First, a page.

Open Access Thesis
Cosmetics--Lead content; Lead poisoning in children;
Lead remains one of the largest environmental toxins affecting children today (Costa, et al., 2004). It is associated with lower IQ, learning difficulties, decreased economic potential and other negative health effects and social behaviors (Kordas et al., 2006). In the United States (U.S.), high amounts of lead remain in and immediately around housing built before 1978 (Tarragó, 2015) as well as a variety of other sources, including cosmetics such as lip balms, that are marketed to the most lead-vulnerable population: young children. Lip balm was found to be the source a lead poisoned child in Minnesota (Minnesota resident, 28 years of age).
This study examines lead content in lip balms that are highly desirable to young children. A well-rounded literature review examines physical properties of lead and how it affects the body. It also delves into susceptible populations, exposure factors, as well as how lip balms are regulated under the U.S Food and Drug Administration (FDA). Due to the enticing nature of lip balms, information on sweet taste preferences and child-direct marketing will be explored as well.
Twenty-five lip balms were collected from various retail outlets. These samples were analyzed using Inductively Coupled Plasma-Mass Spectroscopy (ICP-MS) to determine lead content. ICP-MS technology is used to detect and quantify amounts (in parts per million or ppm) of a specific material within a substance. Descriptive, bivariate and Chi Squared statistics were analyzed through JMP software and compared lead content to various characteristics of the lip balms to determine possible associations.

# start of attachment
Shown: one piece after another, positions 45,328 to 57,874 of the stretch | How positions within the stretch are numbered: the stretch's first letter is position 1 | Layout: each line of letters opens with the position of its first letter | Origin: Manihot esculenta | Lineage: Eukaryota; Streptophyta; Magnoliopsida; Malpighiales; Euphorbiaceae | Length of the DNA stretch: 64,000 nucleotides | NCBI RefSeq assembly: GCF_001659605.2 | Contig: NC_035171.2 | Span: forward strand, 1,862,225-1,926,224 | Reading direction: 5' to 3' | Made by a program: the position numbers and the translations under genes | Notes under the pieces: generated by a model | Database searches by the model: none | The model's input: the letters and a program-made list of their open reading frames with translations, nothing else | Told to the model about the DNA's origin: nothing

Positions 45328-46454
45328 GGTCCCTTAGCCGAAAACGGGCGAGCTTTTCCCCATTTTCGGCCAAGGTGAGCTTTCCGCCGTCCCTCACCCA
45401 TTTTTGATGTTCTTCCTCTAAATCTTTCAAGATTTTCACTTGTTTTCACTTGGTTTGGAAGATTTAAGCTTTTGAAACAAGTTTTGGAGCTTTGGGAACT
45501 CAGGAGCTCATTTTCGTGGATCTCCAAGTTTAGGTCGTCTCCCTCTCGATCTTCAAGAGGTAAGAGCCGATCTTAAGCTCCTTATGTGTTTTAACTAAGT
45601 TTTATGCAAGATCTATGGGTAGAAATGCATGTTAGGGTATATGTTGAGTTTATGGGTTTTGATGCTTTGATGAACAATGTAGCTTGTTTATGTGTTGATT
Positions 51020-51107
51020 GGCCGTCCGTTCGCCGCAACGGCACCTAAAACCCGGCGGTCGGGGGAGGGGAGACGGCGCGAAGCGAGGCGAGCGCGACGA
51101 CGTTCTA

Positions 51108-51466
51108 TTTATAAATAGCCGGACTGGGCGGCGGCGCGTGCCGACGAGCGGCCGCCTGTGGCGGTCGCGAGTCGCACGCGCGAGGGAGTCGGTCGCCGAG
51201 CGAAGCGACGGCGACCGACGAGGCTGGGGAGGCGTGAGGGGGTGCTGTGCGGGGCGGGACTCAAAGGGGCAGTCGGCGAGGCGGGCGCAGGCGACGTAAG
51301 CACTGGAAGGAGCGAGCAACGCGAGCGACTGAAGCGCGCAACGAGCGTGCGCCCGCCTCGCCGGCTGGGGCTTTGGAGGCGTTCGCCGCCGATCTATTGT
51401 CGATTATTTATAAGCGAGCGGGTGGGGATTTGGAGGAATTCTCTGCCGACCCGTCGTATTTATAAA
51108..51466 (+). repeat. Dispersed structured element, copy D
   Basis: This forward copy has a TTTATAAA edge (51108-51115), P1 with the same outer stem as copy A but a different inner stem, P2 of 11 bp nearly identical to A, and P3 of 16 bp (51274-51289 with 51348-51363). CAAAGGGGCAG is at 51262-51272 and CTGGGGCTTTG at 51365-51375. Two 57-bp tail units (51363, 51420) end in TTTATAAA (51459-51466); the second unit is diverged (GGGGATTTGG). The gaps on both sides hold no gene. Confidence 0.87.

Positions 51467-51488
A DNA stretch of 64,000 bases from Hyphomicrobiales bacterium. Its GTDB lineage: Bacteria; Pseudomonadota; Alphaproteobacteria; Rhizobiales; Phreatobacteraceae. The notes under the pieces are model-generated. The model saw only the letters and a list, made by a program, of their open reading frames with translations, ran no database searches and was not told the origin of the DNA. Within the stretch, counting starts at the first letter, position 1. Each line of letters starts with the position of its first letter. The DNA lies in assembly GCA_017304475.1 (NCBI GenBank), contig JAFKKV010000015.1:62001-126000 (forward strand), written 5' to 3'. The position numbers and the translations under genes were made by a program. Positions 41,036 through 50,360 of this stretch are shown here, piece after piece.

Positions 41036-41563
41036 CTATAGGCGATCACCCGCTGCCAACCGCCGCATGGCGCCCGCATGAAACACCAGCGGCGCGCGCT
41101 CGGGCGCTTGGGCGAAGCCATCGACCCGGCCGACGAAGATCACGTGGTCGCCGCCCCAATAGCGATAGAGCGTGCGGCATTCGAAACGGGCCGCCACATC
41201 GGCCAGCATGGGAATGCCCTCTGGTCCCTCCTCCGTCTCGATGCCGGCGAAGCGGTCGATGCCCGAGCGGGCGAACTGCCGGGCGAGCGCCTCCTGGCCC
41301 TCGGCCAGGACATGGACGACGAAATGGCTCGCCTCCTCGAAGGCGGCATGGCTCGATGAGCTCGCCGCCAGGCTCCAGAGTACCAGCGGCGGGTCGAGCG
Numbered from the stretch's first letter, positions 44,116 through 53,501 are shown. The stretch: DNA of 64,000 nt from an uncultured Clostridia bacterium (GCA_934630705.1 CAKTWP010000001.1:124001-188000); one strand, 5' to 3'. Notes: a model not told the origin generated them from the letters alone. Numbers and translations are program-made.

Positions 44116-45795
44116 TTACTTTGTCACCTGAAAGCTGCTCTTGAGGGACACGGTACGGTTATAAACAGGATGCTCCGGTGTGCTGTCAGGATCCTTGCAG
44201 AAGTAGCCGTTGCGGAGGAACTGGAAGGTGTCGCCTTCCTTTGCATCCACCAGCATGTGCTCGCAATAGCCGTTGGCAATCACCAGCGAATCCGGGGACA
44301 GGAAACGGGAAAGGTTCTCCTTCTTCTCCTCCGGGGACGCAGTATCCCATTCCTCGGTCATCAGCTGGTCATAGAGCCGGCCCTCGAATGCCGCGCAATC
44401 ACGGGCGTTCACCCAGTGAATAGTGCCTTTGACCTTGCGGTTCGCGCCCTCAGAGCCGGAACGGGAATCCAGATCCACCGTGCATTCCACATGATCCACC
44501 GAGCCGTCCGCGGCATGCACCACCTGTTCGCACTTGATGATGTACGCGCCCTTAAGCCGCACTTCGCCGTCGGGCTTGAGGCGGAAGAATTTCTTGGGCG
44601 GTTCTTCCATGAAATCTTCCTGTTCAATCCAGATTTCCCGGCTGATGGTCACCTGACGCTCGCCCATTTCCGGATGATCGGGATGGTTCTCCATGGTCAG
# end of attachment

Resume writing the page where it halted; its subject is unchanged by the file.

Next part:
Since many lip balms are flavored and marketed to young children as toys, children have relatively easy access to them. This sets up scenarios in which young children can easily ingest more lip balm than the manufacturer’s intention, even ingesting an entire product in one sitting. Therefore, an Average Daily Dose (ADD) Risk Assessment and estimated blood lead levels (BLLs) were calculated to estimate risk associated with use of lip balms in different scenarios.
Lead was present in all 25 lip balms analyzed in this study. Higher lead content was significantly associated with several lip balm characteristics in this convenience sample including, cross-promotional character related, flavor, country of origin, and “Use under adult supervision” warnings. Lower lead content was significantly associated with “Keep out of reach of children” warnings. ADD calculations and BLL predictions were made and revealed some of the lip balms would produce BLLs above 5µg/dL (the Center for Disease Control and Prevention’s [CDC] level of concern) in different hypothetical situations.
Armed with this information, every effort to prevent exposure to any amount of lead should be made, especially in flavored lip products marketed to young children. Due to the small sample size of this study, more research is warranted on lip balms that include lead content and use among children to more accurately assess this situation. In the meantime, public and primary health care providers need to be aware of the possibility of lip balms as a source of EBLLs and educate caregivers about this danger.
Year of Submission
Master of Arts
School of Kinesiology, Allied Health and Human Services
1 PDF file (xii, 105 pages)
©2017 Julie Grunklee
Grunklee, Julie, "Lead content of lip balms: A cross sectional convenience sample with exposure assessment estimating an average daily intake for young children" (2017). Dissertations and Theses @ UNI. 438.